Hendrik Frans van Lint was primarily a painter of landscapes and urban vistas. He was part of a group of Flemish and Dutch painters working in Rome. In the first half of the 18th century he was considered one of the leading artists. Among his patrons were old Roman aristocratic families but also European travelers. His work was influenced by Claude Lorrain, whose work he studied in many Roman collections. He also has placed emphasis on the views of trees in his compositions. His broadly conceived spaces are filled with peace and inspire contemplation. The color palette is composed primarily of light bright tones.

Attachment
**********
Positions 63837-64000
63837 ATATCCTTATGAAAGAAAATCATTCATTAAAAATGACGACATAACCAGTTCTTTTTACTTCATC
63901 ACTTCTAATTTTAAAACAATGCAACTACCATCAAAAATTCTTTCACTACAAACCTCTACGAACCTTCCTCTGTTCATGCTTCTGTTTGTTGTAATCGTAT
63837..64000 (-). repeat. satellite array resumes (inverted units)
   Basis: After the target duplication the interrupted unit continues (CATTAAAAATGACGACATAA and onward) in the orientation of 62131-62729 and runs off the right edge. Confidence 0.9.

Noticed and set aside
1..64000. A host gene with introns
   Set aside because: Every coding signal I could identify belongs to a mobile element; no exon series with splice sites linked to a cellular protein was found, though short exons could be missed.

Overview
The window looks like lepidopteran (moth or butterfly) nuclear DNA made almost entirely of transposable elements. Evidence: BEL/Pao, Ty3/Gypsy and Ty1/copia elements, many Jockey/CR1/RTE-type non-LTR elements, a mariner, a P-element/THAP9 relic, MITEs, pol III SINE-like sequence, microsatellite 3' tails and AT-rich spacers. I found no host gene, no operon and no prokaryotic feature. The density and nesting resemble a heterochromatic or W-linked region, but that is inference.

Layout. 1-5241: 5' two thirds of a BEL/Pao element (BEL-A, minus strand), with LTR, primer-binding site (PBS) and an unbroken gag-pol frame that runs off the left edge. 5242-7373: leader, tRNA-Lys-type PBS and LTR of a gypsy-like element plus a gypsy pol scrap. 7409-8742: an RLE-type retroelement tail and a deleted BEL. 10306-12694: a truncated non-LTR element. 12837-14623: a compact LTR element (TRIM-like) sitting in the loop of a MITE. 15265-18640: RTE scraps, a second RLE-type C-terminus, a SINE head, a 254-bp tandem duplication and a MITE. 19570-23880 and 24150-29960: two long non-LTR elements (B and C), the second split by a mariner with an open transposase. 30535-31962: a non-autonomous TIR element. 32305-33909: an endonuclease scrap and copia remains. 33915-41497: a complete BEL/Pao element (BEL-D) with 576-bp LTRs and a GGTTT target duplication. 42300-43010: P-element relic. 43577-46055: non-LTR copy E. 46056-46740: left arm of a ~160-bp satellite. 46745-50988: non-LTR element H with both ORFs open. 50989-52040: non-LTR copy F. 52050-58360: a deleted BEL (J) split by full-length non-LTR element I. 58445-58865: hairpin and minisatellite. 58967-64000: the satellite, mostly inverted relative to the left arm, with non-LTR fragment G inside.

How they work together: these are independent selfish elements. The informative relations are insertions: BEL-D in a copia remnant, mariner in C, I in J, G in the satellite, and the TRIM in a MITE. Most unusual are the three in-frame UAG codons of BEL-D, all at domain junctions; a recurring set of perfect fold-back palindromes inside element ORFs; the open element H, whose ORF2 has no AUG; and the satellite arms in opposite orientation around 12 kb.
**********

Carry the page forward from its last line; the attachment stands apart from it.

The first painting depicts a flat landscape with a dominant tree on the left and a castle on the right side. Through its center, a road stretches out of town, upon which a group of people from various social strata walks. On the opposite bank of the river, other cities and mountains are laid out, gently fading to the horizon. The second painting depicts a similarly executed landscape with a river with prominent meanders and a weir and a road, again with staffage. The scene is framed by tall trees.